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The severe earthquake in Japan and the resulting tsunami has brought about the next emergency: the nuclear power plant in Fukushima Daiichi has come under severe pressure and a nuclear meltdown is a realistic scenario for at least two of a total of six reactors.

Fukushima Daiichi is not the only power plant to be affected by the earthquake. According to Greenpeace, also facing trouble are Fukushima Daini (4 reactors), Onagawa (3 reactors) and Tokai (1 reactor).

The scientific and technological particulars are difficult to understand. For the most solid explanation I have come across in plain English I recommend Rachel Maddow’s 13-minute video at MSNBC (click here).

Over the next days, discussions are bound to erupt as to the use and risks of nuclear energy and what this implies for energy policy. Questions will be raised as to whether this could have been prevented and, if so, how. Citizens around the world and, especially, the Japanese will want to know whether their government has acted responsibly and in a transparent way. How hopeless and helpless must we be when faced with a natural catastrophe?

Risk is one of those uncomfortable notions that have to do with probability. Following probability theory, all events are possible, including the worst- and the best-case scenarios. What varies is the likelihood of occurrence. Natural disasters like earthquakes of the order of 9 points on the Richter magnitude scale are risks of low probability but with potentially devastating impacts.

Policy has, of course, to consider such risks as well, whereby their low probability will often remove them from the immediate centre of attention. There are two reasons for this: first, there are many other risks with higher incidence rates, therefore prioritization is necessary; second, the technologies needed to mitigate the effects of high-impact risks such as natural disasters are very costly. Is that too cynical of an argument? Under normal circumstances most people will think not. Faced with the pictures of the Japanese disaster, they are likely to say yes, and demand redress.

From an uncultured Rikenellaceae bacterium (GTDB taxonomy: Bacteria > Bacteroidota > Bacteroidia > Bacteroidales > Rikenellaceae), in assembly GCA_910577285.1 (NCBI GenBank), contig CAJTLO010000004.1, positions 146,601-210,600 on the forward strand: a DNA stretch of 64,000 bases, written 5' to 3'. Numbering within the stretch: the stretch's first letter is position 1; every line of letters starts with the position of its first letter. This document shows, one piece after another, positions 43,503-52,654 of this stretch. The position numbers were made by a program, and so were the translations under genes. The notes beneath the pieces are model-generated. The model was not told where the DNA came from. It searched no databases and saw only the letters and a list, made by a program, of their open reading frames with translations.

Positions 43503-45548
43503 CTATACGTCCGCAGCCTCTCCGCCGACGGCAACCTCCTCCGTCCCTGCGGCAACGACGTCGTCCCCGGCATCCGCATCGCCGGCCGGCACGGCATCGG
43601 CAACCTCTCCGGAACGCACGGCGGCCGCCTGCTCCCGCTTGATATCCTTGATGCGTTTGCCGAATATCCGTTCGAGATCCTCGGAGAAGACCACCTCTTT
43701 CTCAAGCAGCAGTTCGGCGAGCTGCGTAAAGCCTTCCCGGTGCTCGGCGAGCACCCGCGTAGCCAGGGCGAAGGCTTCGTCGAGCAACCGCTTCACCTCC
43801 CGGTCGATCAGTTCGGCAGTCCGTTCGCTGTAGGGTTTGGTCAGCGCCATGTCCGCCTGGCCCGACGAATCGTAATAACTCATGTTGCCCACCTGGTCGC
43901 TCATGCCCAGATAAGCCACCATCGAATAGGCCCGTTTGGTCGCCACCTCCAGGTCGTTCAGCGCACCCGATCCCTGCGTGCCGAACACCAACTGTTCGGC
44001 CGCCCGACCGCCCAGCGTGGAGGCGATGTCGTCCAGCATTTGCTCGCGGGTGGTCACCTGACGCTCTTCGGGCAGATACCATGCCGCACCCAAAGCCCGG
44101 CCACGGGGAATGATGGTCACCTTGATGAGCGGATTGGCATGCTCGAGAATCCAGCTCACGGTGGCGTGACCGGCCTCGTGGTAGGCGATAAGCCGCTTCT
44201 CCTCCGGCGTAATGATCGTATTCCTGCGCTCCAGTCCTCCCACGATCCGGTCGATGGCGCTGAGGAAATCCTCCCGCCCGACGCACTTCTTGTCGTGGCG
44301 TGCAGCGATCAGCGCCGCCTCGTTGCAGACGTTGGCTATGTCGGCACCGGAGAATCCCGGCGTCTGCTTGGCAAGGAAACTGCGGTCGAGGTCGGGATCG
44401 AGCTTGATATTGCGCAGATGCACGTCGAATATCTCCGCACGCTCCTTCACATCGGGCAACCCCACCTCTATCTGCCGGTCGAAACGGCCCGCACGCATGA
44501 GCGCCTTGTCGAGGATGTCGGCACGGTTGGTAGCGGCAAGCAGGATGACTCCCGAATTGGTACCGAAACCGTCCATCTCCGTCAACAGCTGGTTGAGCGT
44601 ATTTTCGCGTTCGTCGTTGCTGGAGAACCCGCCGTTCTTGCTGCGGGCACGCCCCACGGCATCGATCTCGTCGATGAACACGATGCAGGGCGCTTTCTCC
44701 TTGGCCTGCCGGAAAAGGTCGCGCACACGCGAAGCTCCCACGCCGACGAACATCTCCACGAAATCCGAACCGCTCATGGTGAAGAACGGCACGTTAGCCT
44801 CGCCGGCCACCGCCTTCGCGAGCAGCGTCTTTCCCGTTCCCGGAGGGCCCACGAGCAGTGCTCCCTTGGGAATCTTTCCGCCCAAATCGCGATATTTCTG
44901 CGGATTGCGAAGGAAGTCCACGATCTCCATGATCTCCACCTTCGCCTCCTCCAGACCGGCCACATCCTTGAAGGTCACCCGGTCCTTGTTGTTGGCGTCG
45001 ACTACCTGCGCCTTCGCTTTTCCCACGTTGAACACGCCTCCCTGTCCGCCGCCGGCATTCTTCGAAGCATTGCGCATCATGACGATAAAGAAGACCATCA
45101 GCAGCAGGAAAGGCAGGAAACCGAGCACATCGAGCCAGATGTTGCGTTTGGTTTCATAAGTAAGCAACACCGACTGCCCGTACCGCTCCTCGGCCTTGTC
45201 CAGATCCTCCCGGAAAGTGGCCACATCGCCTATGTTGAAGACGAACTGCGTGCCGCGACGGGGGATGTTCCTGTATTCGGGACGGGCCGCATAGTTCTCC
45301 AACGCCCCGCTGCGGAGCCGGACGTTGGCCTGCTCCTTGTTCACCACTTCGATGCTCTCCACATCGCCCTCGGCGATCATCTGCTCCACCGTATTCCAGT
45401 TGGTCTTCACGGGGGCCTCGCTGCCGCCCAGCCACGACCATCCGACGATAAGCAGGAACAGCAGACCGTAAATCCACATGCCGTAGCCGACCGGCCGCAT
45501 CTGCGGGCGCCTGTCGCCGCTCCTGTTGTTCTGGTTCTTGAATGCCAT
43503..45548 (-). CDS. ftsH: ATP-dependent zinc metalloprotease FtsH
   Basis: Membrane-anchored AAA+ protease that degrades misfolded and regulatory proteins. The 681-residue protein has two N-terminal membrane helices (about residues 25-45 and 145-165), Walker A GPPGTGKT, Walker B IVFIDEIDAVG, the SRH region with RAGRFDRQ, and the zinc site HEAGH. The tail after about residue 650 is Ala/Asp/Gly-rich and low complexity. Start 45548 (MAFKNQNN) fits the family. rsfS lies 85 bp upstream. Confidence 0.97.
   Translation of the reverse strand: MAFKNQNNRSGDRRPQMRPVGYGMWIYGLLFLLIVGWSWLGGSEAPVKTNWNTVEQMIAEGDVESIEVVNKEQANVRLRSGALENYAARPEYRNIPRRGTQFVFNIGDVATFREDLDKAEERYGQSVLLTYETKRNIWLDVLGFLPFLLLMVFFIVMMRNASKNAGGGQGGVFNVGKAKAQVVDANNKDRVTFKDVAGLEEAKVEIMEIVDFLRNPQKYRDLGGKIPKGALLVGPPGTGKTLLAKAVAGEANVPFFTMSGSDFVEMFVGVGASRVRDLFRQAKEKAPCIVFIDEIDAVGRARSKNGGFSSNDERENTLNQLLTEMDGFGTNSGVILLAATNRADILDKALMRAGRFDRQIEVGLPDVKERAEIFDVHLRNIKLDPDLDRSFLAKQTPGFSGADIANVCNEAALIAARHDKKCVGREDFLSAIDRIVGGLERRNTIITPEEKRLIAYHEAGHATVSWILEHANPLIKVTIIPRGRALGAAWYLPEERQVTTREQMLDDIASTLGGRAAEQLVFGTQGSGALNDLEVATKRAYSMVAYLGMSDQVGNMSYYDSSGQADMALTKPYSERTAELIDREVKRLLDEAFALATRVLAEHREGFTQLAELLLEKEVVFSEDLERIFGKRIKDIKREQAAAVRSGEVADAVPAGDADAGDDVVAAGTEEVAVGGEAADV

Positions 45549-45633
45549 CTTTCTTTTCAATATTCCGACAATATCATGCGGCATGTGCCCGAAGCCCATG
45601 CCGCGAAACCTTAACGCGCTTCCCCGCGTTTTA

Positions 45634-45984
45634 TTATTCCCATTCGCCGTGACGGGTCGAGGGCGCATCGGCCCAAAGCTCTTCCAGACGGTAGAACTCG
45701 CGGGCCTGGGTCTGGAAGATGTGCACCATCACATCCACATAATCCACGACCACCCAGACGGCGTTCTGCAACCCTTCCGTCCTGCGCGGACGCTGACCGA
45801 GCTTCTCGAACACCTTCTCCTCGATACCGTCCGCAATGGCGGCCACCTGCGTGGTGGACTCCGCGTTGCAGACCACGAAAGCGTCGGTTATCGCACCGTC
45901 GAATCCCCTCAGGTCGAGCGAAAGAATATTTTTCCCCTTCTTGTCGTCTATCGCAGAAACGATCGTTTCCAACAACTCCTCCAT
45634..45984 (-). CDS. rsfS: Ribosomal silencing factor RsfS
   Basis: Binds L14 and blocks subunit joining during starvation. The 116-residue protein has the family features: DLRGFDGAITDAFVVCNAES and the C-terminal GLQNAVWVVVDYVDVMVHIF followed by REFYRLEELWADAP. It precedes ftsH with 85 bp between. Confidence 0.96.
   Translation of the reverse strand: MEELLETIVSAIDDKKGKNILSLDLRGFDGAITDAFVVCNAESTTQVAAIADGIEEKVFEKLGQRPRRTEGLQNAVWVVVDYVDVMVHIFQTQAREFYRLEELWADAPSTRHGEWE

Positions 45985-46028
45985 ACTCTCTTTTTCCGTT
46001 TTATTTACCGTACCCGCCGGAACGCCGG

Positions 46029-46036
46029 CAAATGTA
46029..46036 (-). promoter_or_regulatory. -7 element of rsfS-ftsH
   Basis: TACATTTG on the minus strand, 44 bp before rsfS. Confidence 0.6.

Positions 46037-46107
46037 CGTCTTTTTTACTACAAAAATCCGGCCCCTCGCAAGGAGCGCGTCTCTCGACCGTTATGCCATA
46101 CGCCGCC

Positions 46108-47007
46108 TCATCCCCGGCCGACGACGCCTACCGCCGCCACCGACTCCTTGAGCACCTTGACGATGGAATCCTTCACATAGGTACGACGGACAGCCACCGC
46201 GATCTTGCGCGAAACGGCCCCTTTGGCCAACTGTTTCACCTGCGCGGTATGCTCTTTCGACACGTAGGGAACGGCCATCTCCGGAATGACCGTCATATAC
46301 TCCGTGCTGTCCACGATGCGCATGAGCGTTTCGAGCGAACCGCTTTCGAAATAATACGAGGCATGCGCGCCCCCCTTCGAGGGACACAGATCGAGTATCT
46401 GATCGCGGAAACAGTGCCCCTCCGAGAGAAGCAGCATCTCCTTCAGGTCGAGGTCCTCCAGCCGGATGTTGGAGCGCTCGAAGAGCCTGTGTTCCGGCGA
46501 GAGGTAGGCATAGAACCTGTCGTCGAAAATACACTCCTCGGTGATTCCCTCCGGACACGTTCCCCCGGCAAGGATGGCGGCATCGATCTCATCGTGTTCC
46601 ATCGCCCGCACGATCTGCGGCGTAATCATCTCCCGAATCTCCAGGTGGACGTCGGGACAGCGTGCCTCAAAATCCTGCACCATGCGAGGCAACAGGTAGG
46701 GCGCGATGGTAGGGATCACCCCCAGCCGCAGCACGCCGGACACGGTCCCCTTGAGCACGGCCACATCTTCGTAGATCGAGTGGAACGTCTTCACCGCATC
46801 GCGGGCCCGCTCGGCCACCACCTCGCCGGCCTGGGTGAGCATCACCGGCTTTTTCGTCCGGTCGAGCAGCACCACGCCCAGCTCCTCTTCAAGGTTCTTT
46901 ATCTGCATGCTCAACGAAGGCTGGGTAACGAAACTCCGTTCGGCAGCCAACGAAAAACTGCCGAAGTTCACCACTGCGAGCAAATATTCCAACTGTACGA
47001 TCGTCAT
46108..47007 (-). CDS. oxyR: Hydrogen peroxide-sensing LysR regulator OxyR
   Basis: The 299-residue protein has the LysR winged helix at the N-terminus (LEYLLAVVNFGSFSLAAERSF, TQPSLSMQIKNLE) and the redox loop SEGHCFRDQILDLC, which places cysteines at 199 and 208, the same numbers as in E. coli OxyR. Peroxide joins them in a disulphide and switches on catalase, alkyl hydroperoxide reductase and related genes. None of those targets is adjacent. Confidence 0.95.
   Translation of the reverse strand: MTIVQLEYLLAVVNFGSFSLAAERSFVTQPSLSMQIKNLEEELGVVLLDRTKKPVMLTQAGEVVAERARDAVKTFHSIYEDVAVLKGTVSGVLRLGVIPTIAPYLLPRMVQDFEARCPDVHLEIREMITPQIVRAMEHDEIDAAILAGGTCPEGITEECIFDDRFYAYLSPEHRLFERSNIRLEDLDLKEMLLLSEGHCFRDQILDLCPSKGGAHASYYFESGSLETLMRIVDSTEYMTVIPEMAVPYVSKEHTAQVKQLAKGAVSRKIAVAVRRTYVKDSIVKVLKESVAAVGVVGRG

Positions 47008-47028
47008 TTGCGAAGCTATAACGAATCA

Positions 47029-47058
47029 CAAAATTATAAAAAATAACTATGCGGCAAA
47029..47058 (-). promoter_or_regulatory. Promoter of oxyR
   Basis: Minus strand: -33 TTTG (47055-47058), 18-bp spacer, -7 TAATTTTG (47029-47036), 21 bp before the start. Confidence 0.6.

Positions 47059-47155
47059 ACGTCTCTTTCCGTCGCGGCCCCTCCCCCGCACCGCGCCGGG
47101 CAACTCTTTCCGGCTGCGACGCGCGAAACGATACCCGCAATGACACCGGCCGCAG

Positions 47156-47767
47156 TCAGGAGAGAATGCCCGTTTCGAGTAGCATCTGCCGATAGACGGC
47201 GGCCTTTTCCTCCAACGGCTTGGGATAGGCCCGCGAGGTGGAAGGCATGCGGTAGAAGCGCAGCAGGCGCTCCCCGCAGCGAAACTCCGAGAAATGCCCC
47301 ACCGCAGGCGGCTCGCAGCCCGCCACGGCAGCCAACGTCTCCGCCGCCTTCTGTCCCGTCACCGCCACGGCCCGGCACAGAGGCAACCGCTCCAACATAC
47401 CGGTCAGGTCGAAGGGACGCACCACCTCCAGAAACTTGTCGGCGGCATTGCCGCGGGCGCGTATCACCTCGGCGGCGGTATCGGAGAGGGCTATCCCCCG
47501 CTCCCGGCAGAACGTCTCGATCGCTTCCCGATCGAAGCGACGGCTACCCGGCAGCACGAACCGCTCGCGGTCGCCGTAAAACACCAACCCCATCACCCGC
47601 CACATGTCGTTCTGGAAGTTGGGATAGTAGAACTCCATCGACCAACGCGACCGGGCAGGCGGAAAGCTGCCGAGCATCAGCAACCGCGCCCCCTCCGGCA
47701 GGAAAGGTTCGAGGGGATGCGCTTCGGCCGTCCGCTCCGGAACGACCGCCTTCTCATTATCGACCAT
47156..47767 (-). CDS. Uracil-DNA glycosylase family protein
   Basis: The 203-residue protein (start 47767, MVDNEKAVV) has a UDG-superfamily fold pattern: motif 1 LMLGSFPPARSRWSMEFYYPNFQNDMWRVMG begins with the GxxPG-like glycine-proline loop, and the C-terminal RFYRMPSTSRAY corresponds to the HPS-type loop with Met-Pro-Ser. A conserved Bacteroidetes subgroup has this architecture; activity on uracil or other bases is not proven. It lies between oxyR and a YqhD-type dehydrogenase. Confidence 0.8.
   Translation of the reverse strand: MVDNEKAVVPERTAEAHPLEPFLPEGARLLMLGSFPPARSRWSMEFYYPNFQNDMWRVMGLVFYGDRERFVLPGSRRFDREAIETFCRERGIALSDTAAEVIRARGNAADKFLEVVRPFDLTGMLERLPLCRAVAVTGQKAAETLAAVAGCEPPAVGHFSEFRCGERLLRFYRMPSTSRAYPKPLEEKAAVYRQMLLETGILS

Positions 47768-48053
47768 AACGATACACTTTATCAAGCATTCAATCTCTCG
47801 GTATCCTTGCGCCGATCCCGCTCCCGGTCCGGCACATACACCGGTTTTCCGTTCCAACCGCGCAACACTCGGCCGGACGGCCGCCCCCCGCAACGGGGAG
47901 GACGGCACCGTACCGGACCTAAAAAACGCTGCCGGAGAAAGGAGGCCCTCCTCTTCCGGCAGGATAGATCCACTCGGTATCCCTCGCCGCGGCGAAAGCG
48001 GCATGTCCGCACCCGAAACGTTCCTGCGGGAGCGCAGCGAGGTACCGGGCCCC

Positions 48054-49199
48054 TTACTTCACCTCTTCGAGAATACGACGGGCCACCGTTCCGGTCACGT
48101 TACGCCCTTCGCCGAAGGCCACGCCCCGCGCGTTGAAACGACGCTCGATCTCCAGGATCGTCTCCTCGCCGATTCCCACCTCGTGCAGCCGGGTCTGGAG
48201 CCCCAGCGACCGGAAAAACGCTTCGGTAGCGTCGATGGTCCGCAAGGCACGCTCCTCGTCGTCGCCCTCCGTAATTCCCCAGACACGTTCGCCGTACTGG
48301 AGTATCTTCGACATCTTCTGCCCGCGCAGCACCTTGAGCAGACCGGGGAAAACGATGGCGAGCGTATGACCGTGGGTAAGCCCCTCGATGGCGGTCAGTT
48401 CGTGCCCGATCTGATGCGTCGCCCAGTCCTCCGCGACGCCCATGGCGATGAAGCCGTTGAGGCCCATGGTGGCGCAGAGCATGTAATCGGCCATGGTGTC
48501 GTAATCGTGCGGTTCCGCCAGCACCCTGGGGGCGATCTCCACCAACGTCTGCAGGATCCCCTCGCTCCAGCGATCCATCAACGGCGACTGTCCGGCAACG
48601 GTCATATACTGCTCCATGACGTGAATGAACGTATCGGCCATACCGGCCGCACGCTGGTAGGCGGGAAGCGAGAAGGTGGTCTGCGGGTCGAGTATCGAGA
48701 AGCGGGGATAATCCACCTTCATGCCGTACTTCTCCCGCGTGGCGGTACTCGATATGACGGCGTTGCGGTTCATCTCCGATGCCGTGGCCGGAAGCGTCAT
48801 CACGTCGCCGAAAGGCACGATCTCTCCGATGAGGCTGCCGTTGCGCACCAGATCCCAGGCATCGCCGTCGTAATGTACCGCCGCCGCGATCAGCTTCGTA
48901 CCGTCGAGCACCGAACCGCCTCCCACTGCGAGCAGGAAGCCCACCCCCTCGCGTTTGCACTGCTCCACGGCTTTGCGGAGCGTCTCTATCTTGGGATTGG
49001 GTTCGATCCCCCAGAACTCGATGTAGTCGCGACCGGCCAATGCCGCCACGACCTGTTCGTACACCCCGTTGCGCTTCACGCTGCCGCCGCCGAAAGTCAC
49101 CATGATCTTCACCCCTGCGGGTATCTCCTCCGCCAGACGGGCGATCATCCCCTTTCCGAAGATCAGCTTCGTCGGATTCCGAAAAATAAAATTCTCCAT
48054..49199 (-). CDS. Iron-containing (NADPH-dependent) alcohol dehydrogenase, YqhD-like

However, before we rush to classify the Japanese incident as one of those inevitable and unpredictable events, some questions need to be answered. The following list is not exhaustive. You are cordially invited to add your own. (fn1)

• Was the Fukushima nuclear power plant designed and/or upgraded according to the latest safety standards—in general and, more specifically with regard its cooling systems and containers?
• Is it true that the majority of Japanese nuclear plants are not designed to cope with earthquakes above 8 points on the Richter scale?
• Were the recommendations of the IAEA of 2003 regarding the “Seismic Design and Qualification of Nuclear Power Plants” taken into account? How?
• Why does the IAEA not use more quantitative indicators and thresholds (but rather prefers to talk about ‘adequate’ technologies and the like)?
• How were the various safety incidents faced by Japanese power plants since the 1990s been reflected in Japanese energy policy?

Depending on the answers to the above questions, we can then decide as to whether this was an incident which could not have been avoided; or whether it could have been avoided had the safety standards been adhered to. Accordingly, we may then begin to tackle the questions about the fundamentals of nuclear power energy (yes vs. no), or its particulars (the ‘how’).

fn1: On the role of scientific expertise in risk assessment and regulation, consult also the European Journal of Risk Regulation and Alberto Alemanno’s blog